I'm leaning more towards the idea of just making the claim at the end of the year, or maybe a few times a year, as opposed to every time. I think from a budget standpoint, it's not going to kill us if we don't immediately get the money back in the bank account, especially since--if the calculators are correct anyway--I'm only looking at a net decrease of about $120-130/paycheck. All that will do is cut into discretionary spending. Easy fix.


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buckeye_vol
Ohio State Fan
Member since Jul 2014
32214 posts

re: Need some help understanding Dependent Care FSA
quote:

If you’re married, both you and your spouse must be working, be a full time student, actively looking for work or incapable of self-care
This is the pertinent heading that you missed:
quote:

Can You Claim the Credit?
The Child and Dependent Care Tax CREDIT is not the same as the Dependent Care Flexible Spending Account.


frankthetank
LSU Fan
Member since Oct 2007
997 posts
 Online 

re: Need some help understanding Dependent Care FSA
quote:

The Child and Dependent Care Tax CREDIT is not the same as the Dependent Care Flexible Spending Account.


Both the dependent-care FSA and the tax credit have the same eligibility requirements: The care must be for a child under age 13 while you and your spouse work (both spouses must have earned income, or one can be a full-time student).


TigerRob20
LSU Fan
Baton Rouge
Member since Nov 2008
3634 posts

re: Need some help understanding Dependent Care FSA
We do this for the $5k a year through my wife's employer. She literally receives a check for $416 each month, or the money that was deposited into the FSA.

Obviously we have to prove at the beginning (or maybe end) of the year the funds that were paid to a specific daycare.

I may be somewhat wrong on the specifics of the process, but that is what we see.




If you both work and have kids in daycare, there is no reason not to take advantage of this.
This post was edited on 11/7 at 2:48 pm


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Cowboyfan89
McNeese State Fan
Member since Sep 2015
7910 posts

re: Need some help understanding Dependent Care FSA
quote:

Both the dependent-care FSA and the tax credit have the same eligibility requirements: The care must be for a child under age 13 while you and your spouse work (both spouses must have earned income, or one can be a full-time student).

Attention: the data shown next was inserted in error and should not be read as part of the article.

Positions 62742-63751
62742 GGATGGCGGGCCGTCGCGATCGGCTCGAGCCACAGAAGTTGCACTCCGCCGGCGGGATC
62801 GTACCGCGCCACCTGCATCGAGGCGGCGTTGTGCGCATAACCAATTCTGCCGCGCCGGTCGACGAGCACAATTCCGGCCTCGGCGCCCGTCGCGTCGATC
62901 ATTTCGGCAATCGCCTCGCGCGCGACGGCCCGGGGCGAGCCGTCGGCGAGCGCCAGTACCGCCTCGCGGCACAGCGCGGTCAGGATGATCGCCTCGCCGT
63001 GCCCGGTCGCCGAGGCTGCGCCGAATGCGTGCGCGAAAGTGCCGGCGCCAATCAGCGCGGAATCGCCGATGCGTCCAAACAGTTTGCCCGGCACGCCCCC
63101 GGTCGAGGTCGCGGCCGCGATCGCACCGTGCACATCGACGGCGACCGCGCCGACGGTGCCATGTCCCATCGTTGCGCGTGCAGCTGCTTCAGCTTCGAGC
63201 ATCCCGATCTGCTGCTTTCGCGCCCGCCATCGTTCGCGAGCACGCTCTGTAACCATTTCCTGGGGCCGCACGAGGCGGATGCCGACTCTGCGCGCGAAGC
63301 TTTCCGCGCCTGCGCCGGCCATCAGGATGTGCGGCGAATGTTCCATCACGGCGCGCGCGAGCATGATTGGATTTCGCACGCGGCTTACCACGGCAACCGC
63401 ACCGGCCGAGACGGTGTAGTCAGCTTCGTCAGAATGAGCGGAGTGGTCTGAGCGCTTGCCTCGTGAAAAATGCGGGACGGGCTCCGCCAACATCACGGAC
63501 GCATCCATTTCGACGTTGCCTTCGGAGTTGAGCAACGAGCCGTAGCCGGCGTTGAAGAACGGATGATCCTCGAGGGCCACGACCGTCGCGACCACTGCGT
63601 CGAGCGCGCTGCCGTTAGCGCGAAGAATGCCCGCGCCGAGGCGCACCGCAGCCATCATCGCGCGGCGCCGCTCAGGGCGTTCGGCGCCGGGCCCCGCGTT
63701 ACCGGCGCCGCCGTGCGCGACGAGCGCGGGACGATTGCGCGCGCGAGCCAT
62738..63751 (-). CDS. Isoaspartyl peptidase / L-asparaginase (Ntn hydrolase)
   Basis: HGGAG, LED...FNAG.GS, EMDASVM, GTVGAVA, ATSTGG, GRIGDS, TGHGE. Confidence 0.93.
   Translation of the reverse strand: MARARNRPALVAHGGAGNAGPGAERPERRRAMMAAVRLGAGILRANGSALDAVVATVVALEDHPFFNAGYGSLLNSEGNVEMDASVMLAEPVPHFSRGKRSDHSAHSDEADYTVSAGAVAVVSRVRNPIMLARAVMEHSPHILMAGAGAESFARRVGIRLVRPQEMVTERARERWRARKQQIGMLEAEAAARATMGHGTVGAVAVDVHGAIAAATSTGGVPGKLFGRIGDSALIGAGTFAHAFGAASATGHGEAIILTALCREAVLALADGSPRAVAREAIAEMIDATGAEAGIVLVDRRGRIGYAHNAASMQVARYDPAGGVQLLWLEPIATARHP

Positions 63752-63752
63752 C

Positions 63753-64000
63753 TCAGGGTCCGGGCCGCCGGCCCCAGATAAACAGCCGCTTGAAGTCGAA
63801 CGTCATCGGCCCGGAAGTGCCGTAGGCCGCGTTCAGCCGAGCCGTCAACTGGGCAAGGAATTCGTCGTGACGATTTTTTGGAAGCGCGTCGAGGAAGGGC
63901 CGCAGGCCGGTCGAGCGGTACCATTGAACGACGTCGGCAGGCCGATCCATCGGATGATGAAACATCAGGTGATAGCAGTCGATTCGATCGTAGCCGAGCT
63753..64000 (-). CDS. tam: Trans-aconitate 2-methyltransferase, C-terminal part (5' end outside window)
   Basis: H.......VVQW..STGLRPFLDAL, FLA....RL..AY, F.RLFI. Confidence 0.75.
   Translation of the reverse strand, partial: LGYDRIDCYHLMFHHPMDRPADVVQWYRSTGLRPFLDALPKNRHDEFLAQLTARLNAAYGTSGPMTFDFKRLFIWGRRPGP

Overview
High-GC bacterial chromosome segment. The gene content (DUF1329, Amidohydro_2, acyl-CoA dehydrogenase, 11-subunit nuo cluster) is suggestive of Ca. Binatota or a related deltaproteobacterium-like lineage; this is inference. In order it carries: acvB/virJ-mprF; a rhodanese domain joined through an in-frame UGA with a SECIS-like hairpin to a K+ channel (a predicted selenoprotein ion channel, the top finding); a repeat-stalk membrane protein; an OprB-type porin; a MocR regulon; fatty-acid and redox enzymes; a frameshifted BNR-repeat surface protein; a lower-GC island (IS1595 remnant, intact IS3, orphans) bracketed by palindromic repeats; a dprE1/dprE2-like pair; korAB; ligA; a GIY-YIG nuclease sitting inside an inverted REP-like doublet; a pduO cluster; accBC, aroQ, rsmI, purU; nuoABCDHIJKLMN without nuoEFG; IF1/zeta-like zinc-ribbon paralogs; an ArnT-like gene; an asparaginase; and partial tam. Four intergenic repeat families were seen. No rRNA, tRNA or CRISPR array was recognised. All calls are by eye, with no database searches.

Maybe the one available to me is different, but there is no work requirement for spouses. Makes sense since it can be used to care for a spouse as well.

ETA: nvm. It does...lol. had to go to the FAQ page to find it.
This post was edited on 11/7 at 3:35 pm


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buckeye_vol
Ohio State Fan
Member since Jul 2014
32214 posts

re: Need some help understanding Dependent Care FSA
quote:

Both the dependent-care FSA and the tax credit have the same eligibility requirements
It appears you’re right, and I was wrong. It just seems like the enforcement is a lot harder to institute when coming out of one spouse’s plan than the tax credit.

Then again, if my wife was working (or myself for that matter), we wouldn’t be paying for childcare like we do now, so we wouldn’t have the FSA. So I guess never considered the implications of using one and (inexplicably) paying for childcare expenses, unless a spouse is on disability or something.


LSUFanHouston
LSU Fan
NOLA
Member since Jul 2009
18313 posts

re: Need some help understanding Dependent Care FSA
quote:

It just seems like the enforcement is a lot harder to institute


If you have Dependent Care Benefits (Dependent care FSA) you have to complete page 2 of Form 2441. On there, you list taxpayer earned income on Line 18, and Spouse earned income on line 19. If your spouse has no earned income (or earned income less than the amount of benefits), it will get caught up here and those benefits end up being taxable.

Every year I have one or two clients get tripped up by this. It's usually nothing nefarious... it's just usually one spouse stops working early in the year (before they earn $5,000), and the other spouse doesn't stop funding the dependent care FSA. They continue to send the kids to pre-school (especially if they are 3 or 4 years old). They don't realize that the contributed amounts are now taxable.